The Hikayat Muhammad Hanafiyyah: A Medieval Muslim-Malay Romance

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Hikayat Muhammad Hanafiyyah- A Medieval Muslim-Malay Romance
Hikayat Muhammad Hanafiyyah- A Medieval Muslim-Malay Romance.png
AuthorL.F. Brakel

The book The Hikayat Muhammad Hanafiyyah: A Medieval Muslim-Malay Romance has as its background the events that took place in the second half of the seventh century A.D. with the martyrdom of Hussein and the ensuing efforts of his followers to install his sons as the rightful successors of Muhammad.

About the author[edit | edit source]

L.F. Brakel was best known for his work with the Further Reformation, which was contemporaneous with and greatly influenced by English Puritanism.

About the book[edit | edit source]

This book published in Springer; Softcover reprint of the original 1st ed. 1975 edition (November 13, 2013), has 332 pages. This book has been the author’s constant companion for much of the last nine odd years. He was more or less constantly on the move, trekking from the Nether lands to Australia and back again, then to the United States, with three excursioru; to Indonesia. On all these trips he carried his notes and kept working on this project.

Abstract of chapters[edit | edit source]

Chapter 1: The Historical Background[edit | edit source]

In this chapter the author briefly summarizes the events related to the succession of Muhammad and the resultant traditions which developed around them in the Shiite world.

Chapter 2: The Malay Hikayat Muhammad Hanafiyyah (H.M.H.) and Its Sources[edit | edit source]

In this chapter the Malay H.M.H. and its sources are discussed. As is confirmed by the Sejarah Melayu and Hikayat Aceh, the H.M.H. has always played an important role in Malay religious circles and was renowned for its power to stimulate the courage of warriors. It was one of the two hikayat read to the Malay warriors the night before the Portuguese lunched their final attack in Malacca in 1511.

Chapter 3: The Spelling and Languages of the H.M.H.[edit | edit source]

In this chapter Brakel endeavors to demonstrate that the H.M.H. shows, even in its present form, certain features of Archaic or pre-standard Classical Malay. |Meaning, that it deviates in spelling and language from the language of the Abdullah edition of the Sejarah Melayu and in general the language found in most 18th and 19th Century manuscripts.  He also points out that the H.M.H. employs two different styles of lang -the hikayat and kitab style- which have clearly distinguished structural functions.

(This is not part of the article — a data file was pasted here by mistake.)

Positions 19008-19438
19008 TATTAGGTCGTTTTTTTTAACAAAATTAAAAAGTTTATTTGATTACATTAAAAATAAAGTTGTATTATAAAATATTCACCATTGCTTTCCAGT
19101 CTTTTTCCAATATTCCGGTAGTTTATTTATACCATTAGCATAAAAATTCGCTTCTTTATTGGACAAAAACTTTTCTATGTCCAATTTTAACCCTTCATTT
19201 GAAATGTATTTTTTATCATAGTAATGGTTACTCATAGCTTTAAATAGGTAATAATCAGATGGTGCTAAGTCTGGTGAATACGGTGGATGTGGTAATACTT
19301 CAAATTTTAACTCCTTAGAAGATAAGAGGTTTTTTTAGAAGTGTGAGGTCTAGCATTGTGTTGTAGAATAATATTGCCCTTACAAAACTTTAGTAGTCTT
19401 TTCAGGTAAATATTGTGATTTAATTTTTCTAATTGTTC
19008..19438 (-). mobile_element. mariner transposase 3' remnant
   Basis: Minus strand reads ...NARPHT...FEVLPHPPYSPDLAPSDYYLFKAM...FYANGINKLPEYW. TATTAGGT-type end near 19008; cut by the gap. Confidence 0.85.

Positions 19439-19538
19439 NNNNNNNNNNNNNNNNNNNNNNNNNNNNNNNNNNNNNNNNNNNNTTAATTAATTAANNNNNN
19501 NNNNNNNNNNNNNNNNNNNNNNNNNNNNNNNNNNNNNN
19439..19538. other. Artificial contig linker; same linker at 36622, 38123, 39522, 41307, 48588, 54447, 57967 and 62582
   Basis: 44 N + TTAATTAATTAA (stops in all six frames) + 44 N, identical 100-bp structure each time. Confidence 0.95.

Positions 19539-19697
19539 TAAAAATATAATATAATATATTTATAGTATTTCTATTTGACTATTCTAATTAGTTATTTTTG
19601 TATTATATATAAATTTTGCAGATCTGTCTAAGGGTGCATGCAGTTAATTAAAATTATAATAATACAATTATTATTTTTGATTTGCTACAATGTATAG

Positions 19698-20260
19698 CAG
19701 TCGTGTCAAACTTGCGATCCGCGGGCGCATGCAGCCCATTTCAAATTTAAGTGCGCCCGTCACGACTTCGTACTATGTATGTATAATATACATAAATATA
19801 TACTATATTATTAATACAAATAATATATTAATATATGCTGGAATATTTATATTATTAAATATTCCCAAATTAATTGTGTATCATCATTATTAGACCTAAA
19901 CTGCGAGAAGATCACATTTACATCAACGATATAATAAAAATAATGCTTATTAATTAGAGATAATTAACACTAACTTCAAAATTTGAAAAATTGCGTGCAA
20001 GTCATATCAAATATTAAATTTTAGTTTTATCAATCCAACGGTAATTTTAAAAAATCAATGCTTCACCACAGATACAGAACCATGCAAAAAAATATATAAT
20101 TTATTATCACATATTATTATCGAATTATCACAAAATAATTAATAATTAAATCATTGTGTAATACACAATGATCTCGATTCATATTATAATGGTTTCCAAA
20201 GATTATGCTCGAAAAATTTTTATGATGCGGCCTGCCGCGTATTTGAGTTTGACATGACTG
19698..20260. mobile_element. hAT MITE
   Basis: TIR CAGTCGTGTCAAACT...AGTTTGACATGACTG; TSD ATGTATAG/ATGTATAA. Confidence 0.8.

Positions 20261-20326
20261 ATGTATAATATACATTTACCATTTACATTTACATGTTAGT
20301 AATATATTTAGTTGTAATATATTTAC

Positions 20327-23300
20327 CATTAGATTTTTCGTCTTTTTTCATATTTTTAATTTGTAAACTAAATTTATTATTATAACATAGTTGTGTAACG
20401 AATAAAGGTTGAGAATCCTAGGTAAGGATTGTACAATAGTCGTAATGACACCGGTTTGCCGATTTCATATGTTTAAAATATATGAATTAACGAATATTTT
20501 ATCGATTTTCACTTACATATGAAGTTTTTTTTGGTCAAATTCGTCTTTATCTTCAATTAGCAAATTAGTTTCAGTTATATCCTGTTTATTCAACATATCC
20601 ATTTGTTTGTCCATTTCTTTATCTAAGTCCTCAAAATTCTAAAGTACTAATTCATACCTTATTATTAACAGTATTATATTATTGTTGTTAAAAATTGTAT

Chapter 4: Other Texts Related to the Malay H.M.H[edit | edit source]

Chapter 4 discusses other Malay texts related to the Malay HMH. Here are mentioned those Malay texts which have also been used by the compiler(s) of the H.M.H. and which partly explain the fact that the Malay H.M.H. is larger in contents than its direct Persian source. Brakel also discusses in more detail the first part of Malay manuscript, the Hikayat Nur Muhammad, which deals with the legendary history of the prophet before his mission began.

Chapter 5: The Date of the H.M.H[edit | edit source]

This chapter is limited to a discussion of the possible date of the H.M.H.’s creation using internal evidence and data. The evidence has been presented that the Persian text may well originate from the fourteenth century, while the Malay translation is not much later.

Chapter 6: The H.M.H. and the Development of Indonesian Islam[edit | edit source]

In this chapter the author discusses one aspect of Indonesian Islam on which this text may supply valuable information: the celebration of the tenth day of the Muslim month of Muharram, better known as the Ashura day. According to the evidence discussed in this chapter, Brakel may suppose that Muharram 10th was, at one stage, celebrated in Indonesia in a manner suggestive of Shia influence, including as it did a doleful memorial ritual for those slain at Karbala.

Chapter 7: The Structure of the H.M.H[edit | edit source]

In this chapter the author shows that the H.M.H. consists of two parts. Some attention is given to the fact that the first part of the H.M.H. is a maqtal. The latter is a technical term for a Shiite literary genre (hikayat) denoting a tale to be recited in remembrance of the martyrdom of Hasan and Husain.

Chapter 8: The Manuscripts of the Malay H.M.H.[edit | edit source]

In this chapter the author first lists the Malay manuscripts of H.M.H. in order to facilitate further reference, then describes them in detail.

Chapter 9: A Comparison of the Manuscripts of the H.M.H.[edit | edit source]

After examining the manuscripts of the H.M.H. in this chapter, the author presents some evidence of philological activity on the part of the scribes.

Chapter 10: Principles of the Text Edition[edit | edit source]

Here the author mainly discusses two aspects of the present edition: the selection of the MSS of the H.M.H. on which it is based and the arrangement of the Critical Apparatus.

Source[edit | edit source]